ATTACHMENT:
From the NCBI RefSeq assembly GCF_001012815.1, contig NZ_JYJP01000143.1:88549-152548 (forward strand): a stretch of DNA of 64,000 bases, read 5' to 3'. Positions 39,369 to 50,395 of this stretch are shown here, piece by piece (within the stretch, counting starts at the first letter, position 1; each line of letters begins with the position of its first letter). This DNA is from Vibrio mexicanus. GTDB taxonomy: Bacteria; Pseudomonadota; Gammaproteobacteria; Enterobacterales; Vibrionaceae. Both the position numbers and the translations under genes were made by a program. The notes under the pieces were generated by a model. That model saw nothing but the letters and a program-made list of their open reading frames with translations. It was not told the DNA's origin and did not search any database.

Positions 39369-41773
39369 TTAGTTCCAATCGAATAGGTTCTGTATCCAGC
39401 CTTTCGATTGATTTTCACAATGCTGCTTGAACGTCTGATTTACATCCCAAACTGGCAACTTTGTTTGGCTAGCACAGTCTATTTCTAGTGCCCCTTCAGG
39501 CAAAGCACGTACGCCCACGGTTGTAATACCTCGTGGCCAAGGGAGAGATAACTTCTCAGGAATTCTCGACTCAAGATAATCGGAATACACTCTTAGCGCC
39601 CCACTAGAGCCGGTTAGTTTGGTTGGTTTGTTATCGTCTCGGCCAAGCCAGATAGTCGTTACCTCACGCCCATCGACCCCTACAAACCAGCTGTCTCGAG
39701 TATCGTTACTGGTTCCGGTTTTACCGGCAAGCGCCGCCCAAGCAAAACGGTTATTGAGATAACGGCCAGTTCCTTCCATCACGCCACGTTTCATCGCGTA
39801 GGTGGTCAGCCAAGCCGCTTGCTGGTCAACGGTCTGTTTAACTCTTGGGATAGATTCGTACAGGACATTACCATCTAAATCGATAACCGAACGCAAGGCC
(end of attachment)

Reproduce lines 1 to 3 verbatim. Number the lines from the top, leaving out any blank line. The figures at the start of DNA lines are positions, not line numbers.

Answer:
From the NCBI RefSeq assembly GCF_001012815.1, contig NZ_JYJP01000143.1:88549-152548 (forward strand): a stretch of DNA of 64,000 bases, read 5' to 3'. Positions 39,369 to 50,395 of this stretch are shown here, piece by piece (within the stretch, counting starts at the first letter, position 1; each line of letters begins with the position of its first letter). This DNA is from Vibrio mexicanus. GTDB taxonomy: Bacteria; Pseudomonadota; Gammaproteobacteria; Enterobacterales; Vibrionaceae. Both the position numbers and the translations under genes were made by a program. The notes under the pieces were generated by a model. That model saw nothing but the letters and a program-made list of their open reading frames with translations. It was not told the DNA's origin and did not search any database.

Positions 39369-41773
39369 TTAGTTCCAATCGAATAGGTTCTGTATCCAGC